The Low FODMAP Diet And Gluten
FODMAP intolerance is a cause of Non-Celiac Gluten Sensitivity
FODMAP intolerance is now implicated as the major cause of non-celiac gluten sensitivity. A low FODMAP diet is in line to replace the gluten-free diet as the treatment for most cases of gluten sensitivity.
FODMAP is an acronym for a group of sugars found naturally in foods. In many individuals, these sugars can trigger symptoms of fatigue, gas, bloating, joint pain, depression, abdominal pain, diarrhea, or constipation.
It is estimated that 35% of consumers in Australia cannot tolerate FODMAPS, and the incidence in the USA may be similar or higher. The low FODMAP diet is life-changing for people suffering from an intolerance to these foods, but it is also complicated and time-consuming.
What are FODMAPS?
FODMAP stands for fermentable oligo-, di-, monosaccharides, and polyols These are a group of carbohydrates that commonly cause digestive problems such as diarrhea, constipation, bloating, and gas. FODMAP intolerance is connected with up to 75% of cases of irritable bowel syndrome.
FODMAPs are found in a wide range of foods in varying amounts. Some foods contain just one type, while others contain several. They are many foods. Common problematic FODMAP containing foods include wheat, apples, onions, garlic, honey, legumes, and milk. But, the list of FODMAP containing foods is much more extensive.
The main dietary sources of the four groups of FODMAPs include:
- Oligosaccharides: Wheat, rye, legumes, and various fruits and vegetables, such as garlic and onions.
- Disaccharides: Milk, yogurt, and soft cheese. Lactose is the main carb.
- Monosaccharides: Sweeteners such as honey and agave nectar. and fructose (fruit sugar)
- Polyols: Certain fruits and vegetables including blackberries and lychee, as well as some low-calorie sweeteners like those in sugar-free gum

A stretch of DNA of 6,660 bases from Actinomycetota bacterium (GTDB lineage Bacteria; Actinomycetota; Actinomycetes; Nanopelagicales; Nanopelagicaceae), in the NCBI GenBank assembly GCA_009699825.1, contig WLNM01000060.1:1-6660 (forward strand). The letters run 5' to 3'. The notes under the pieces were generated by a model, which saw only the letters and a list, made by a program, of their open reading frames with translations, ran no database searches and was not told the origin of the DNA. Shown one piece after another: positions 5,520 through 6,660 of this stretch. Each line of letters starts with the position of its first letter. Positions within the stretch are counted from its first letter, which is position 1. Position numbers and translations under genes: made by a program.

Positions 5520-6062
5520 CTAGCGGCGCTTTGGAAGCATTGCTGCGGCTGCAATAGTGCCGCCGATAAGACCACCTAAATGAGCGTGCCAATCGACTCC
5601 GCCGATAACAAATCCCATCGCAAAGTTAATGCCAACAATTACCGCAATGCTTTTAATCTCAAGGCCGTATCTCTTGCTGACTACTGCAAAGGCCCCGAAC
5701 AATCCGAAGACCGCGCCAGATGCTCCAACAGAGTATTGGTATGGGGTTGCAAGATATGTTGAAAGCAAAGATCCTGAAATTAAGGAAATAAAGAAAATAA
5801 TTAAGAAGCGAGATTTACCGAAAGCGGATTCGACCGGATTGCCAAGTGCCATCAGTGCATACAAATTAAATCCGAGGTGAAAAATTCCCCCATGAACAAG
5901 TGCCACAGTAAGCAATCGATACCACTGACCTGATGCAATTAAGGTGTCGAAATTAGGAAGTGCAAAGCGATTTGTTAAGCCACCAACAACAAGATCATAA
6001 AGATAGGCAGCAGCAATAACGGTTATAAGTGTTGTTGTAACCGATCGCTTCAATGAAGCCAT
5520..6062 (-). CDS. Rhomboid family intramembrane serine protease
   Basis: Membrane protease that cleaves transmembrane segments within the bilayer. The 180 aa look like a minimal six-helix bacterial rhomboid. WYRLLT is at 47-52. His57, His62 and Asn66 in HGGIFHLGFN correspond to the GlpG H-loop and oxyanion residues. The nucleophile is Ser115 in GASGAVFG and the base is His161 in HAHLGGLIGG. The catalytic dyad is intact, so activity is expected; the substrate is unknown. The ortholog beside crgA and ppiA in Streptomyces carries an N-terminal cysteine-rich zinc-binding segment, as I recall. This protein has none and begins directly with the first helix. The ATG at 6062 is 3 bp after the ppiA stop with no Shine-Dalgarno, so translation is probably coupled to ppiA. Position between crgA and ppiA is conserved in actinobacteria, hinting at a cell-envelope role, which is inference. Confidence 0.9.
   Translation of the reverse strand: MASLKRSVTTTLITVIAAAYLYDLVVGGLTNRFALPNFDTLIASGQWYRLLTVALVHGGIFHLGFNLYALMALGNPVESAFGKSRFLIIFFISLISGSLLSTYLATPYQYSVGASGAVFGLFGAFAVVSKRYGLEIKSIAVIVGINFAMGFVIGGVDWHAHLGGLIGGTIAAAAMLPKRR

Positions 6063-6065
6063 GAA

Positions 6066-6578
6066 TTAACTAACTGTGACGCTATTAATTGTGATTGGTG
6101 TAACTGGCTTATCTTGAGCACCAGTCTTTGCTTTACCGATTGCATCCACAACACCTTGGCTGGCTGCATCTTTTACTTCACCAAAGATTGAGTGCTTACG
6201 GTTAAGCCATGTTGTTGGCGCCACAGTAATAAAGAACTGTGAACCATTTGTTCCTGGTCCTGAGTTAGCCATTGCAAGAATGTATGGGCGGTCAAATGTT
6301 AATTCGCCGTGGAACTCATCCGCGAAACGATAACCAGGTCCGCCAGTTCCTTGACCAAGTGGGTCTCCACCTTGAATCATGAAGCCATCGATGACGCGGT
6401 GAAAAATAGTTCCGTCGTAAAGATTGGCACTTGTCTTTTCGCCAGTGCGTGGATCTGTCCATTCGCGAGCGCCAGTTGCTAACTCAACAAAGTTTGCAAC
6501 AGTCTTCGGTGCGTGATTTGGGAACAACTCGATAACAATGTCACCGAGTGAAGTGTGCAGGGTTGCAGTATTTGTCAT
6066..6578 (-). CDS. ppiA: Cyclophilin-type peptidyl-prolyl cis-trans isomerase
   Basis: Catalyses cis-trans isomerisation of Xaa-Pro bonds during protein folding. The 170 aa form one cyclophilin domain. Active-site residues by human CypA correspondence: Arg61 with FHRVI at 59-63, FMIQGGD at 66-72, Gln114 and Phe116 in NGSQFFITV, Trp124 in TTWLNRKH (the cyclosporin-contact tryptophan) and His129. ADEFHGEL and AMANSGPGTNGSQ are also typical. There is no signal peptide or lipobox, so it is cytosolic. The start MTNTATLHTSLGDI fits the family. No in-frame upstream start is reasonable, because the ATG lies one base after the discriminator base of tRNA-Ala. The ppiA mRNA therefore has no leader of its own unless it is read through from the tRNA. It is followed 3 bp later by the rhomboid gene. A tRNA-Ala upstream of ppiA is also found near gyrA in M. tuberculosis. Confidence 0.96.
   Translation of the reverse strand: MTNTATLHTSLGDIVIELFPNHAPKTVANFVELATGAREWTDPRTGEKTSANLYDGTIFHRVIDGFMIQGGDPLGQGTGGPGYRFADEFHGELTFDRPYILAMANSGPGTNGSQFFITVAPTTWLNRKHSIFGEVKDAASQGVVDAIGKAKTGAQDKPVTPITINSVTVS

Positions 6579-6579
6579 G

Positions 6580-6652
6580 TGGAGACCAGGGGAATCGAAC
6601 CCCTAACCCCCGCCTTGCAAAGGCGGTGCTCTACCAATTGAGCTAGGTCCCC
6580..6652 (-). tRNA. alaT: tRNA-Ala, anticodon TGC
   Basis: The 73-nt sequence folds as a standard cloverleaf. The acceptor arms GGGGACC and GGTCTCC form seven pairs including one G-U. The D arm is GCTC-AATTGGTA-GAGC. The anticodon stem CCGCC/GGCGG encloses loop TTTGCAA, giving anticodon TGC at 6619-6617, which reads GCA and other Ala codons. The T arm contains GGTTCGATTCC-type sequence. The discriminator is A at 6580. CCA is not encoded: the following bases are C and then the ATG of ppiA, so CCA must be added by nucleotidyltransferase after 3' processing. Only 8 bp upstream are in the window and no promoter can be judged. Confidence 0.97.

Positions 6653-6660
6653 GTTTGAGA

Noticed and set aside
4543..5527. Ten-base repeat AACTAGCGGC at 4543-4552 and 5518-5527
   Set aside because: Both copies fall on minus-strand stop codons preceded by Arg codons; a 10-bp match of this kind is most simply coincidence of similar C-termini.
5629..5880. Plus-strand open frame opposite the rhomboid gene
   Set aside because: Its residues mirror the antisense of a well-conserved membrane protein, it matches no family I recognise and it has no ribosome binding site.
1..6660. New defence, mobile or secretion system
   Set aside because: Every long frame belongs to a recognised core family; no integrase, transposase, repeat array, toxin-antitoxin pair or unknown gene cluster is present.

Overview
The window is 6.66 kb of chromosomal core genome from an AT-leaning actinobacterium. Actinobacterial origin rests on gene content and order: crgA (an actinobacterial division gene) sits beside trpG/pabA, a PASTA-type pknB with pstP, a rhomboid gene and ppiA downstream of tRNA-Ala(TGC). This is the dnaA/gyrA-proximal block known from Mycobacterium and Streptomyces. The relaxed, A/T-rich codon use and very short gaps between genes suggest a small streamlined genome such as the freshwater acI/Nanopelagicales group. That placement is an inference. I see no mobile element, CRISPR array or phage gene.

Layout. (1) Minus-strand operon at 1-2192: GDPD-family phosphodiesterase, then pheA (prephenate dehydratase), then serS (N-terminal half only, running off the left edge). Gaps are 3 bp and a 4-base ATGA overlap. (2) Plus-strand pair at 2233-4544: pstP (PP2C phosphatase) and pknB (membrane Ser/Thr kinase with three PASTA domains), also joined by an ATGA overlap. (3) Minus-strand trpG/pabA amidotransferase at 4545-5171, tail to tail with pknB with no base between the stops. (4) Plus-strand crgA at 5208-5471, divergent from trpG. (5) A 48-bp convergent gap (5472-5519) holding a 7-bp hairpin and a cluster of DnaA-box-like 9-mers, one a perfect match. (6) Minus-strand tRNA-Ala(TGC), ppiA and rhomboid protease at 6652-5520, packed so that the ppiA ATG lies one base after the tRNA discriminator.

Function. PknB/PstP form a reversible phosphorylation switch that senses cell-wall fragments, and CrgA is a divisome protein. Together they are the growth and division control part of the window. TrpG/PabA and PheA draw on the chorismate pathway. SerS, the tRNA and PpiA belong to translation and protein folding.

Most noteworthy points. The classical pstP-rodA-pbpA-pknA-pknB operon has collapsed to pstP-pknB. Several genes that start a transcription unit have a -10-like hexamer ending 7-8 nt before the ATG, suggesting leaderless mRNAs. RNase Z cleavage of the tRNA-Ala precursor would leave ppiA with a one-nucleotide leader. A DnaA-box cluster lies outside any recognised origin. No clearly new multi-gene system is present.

Diagnosis of FODMAP Intolerance
There is no laboratory test for FODMAP intolerance. The diagnosis is made after evaluation for other causes of symptoms followed by a FODMAP elimination diet. The diet must be done correctly to assess whether or not FODMAP intolerance is present. The diet is complicated and I recommended a consult with a registered dietitian to discuss the proper implementation of the diet. If the diet is not done correctly, FODMAP intolerance may be missed as a diagnosis.
Treatment For FODMAP Intolerance
The treatment for FODMAP Intolerance is a low FODMAP diet. A two-three week trial period is recommended. Typically some improvement will be seen in that period. If the diet has been done correctly and no improvement has been made, it is unlikely the person has FODMAP intolerance. If there is an improvement, the low FODMAP diet should be continued for 6 weeks. A methodical reintroduction diet is recommended after 6 weeks on a low FODMAP diet. The diet is not meant to be a long term solution to digestive problems. Long term adherence to a low FODMAP diet causes negative changes in the gut microbiome.
Is The Low FODMAP DIet Gluten-Free?
No. It is not a gluten-free diet. It is low in gluten but it is not strictly gluten-free. For example, some people on a low FODMAP diet can tolerate sourdough spelt bread. The fermentation process breaks down the FODMAP sugar in spelt. Spelt bread contains gluten and would not be allowed on a gluten-free diet. This is one example where gluten is allowed on the Low FODMAP diet. There are others beyond the scope of this article.
Recommended resources for a low FODMAP diet:
1. Monash University Low Fodmap App for I-phone and Android: http://www.med.monash.edu/cecs/gastro/fodmap/iphone-app.html
2. Monash University Website: http://www.med.monash.edu/cecs/gastro/fodmap/ The leaders in research and information on the low FODMAP diet
3. https://www.ibsfree.net/about-patsy-catsos Patsy Catsos, RD- Fantastic website with information on following a low FODMAP diet
4. https://www.pinterest.com/pcatsos/ Pinterest site with photos of low FODMAP products
5. http://blog.katescarlata.com/ Kate Scarlata, RD A terrific blog with recipes and information on a low FODMAP diet
6. https://theceliacmd.com/is-gluten-really-the-culprit-in-gluten-sensitivity/ An explanation of the study that discusses the role of FODMAPS in gluten sensitivity
7. Book: A great consumer-friendly, resource for anyone on a Low FODMAP Diet. Written by Dr. Sue Shepard and Peter Gibson from Monash University
THIS ARTICLE IS COPYRIGHTED BY AMY BURKHART, MD, RD.
Dr. Amy Burkhart is a doctor (M.D.), Registered Dietitian, R.D., and fellowship-trained in integrative medicine. She specializes in treating chronic digestive disorders from an integrative/functional medicine perspective.